We recommend going in solo at first, it’ll give you a chance to build some one-on-one rapport. Bring along a sketchbook, journal or iPad and just lay low. That said, once you’ve managed to squeeze in a few solo missions, feel free to bring in a couple of buddies, it’ll show them that you’re not a complete loner and they’ll appreciate you spreading the word about their place –especially if you’re bringing in business in the slower hours of the day.

Most importantly though, just get out there and start involving yourself in the community. The more integrated you become with your city, the more at ease you’ll feel throughout the day and the less you’ll struggle to retain that sweet, sweet willpower nectar. Pretty soon, you’ll not only have a collection of mini-comfort zones built up around the city, but you’re bound to be the proud recipient of the unsolicited scone, side of sweet potato fries or, my personal favorite, undercover tequila shots. Welcome to the neighborhood.

For more tips on how to feel more at home in a big city (including a day-by-day breakdown of how to become a regular at any bar in about two weeks), get The Denizen Society’s free Transplant Trap Minicourse HERE

Shane Martin is an avid Primer reader and founder of Lean Mean Creative Machine, a design and marketing agency based in Los Angeles.

  • Rob Dc

    Excellent article. I would like to add that you should not be afraid of getting a cold shoulder or treated low — expect it, because sometimes it happens. Avoid “conversational narcissism”, ask questions and contribute. People form interpersonal relationships on the basis of common ground and to get something out of it (as harsh as that may sound). I’ve spent many a solo times in cities and am moving to Nashville from the North soon. Always fun…

    • http://www.thedenizensociety.com/ Shane Martin

      Great point Rob, you most certainly will get snubbed a few times, that’s just the nature of high position people in big cities; they’re used to getting asked for things.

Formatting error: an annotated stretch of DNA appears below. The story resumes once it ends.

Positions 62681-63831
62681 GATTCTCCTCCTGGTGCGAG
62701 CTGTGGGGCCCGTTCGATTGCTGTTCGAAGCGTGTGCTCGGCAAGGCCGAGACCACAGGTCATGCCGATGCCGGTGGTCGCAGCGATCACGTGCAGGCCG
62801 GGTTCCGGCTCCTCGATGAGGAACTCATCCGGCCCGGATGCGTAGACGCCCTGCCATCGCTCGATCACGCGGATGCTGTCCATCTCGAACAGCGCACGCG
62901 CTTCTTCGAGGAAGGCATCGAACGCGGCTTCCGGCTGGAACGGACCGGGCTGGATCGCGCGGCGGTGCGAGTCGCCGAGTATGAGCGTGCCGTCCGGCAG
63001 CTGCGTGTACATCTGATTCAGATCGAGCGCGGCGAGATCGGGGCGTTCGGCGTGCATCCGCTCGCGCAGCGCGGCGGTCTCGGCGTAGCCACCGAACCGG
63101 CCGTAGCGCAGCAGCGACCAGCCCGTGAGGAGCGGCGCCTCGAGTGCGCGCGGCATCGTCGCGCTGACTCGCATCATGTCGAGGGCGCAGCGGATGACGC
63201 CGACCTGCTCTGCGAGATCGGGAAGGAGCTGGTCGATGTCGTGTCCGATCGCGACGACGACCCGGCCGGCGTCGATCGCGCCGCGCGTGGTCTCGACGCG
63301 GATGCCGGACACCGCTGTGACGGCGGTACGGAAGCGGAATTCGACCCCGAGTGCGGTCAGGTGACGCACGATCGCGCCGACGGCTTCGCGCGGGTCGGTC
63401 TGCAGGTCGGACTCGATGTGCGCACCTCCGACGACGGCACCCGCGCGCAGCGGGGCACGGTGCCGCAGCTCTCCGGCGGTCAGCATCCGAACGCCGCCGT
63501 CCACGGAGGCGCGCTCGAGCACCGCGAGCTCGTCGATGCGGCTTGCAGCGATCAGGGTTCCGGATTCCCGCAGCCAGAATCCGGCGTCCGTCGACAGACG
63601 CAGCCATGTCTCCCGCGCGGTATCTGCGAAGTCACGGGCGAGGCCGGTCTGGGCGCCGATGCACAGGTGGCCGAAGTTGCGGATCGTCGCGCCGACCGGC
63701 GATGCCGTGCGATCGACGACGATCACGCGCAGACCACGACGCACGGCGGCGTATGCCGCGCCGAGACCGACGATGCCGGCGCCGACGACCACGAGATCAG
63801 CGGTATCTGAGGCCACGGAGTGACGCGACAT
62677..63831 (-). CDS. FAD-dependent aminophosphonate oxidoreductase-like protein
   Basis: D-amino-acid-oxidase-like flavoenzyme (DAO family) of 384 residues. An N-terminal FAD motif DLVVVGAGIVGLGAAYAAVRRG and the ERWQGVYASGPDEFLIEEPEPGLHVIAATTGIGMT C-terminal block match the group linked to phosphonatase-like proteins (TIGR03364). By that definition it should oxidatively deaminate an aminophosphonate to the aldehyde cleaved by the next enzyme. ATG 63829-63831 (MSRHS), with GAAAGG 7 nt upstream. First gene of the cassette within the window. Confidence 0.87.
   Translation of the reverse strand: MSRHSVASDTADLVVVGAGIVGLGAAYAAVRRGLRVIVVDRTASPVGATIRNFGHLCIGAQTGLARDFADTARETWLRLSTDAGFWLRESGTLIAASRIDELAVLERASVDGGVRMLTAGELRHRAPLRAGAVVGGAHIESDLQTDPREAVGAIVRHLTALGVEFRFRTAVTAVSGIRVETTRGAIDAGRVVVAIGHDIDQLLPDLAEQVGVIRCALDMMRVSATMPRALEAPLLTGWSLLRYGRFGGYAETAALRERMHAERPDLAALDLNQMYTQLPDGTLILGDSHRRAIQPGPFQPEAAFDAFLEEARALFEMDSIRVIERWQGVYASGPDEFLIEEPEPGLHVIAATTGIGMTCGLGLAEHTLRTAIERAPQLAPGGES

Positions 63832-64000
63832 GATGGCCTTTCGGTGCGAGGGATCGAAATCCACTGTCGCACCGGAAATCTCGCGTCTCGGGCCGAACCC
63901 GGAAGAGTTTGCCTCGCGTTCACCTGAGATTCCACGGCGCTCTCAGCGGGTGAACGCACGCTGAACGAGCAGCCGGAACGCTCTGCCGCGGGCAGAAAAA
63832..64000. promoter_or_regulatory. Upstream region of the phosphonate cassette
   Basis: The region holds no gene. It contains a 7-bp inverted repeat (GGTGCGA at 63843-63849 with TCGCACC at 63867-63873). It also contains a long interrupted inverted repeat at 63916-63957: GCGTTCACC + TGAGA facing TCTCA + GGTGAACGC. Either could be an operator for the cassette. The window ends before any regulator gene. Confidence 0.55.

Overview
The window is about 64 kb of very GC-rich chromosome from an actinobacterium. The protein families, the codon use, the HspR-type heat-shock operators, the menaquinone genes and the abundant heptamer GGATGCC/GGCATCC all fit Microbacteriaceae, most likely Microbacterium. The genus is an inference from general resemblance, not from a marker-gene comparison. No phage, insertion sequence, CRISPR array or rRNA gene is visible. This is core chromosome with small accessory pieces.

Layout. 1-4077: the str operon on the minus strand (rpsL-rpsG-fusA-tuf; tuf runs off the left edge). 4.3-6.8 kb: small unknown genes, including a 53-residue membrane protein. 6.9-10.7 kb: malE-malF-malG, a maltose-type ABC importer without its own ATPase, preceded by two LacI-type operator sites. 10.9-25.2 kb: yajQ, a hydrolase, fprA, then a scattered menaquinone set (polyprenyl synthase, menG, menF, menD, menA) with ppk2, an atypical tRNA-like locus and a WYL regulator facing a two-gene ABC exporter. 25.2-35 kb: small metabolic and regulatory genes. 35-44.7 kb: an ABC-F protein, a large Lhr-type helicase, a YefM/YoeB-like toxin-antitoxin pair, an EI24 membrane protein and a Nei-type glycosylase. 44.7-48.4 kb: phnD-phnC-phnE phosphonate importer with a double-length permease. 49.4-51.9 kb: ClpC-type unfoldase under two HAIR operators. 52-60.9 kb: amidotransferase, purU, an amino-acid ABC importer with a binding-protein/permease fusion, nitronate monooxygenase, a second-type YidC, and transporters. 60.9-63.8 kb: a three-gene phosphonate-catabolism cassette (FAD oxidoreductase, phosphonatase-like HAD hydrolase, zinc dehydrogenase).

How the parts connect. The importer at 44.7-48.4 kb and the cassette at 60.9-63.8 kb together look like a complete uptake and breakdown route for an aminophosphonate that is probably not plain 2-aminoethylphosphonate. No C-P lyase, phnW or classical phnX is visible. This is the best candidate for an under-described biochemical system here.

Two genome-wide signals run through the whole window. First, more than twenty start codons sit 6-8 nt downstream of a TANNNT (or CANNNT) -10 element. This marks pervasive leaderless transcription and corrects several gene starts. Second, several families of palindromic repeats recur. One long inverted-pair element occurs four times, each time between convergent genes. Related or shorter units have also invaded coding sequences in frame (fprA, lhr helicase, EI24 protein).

But that’s not to say that you won’t break through the barrier if you stick with it. For instance, I’ve had a few bad experiences with a particular door man here in LA, but instead of getting bitter about it I just continued to make small take every time i ran into him. Last week we finally bonded over something and now i’ve got his number and can just shoot him a text to skip the line on a busy saturday night.

      Expect attitude, but don’t let it deter you. If you persevere for a bit and nothing comes of it, move on to the next person.

      Thanks Rob,

      Shane

  • adrell

    This has been my experience so many times. I thought it was my well kept secret. re: becoming a regular.

  • Ryan Gosling

    dolce and gabbana was founded in 1985 so there is no such thing as a 1930s dolce and gabbana model also your company is nothing but smarmy lifecoaching for materially obsessed and self centered dudebros i have read this entire series of articles and visited your website and facebook and my conclusion is that you have a nice beard but aside from the beard you seem like an incredibly basic person shane martin

  • Rt1583

    Sometimes even Mr. Rogers can’t deal with his neighbors.

    http://aws-cdn.dappered.com/wp-content/uploads/2014/06/mrrogersflipsthebird.gif

    I know it may be in bad taste but it just seems to fit.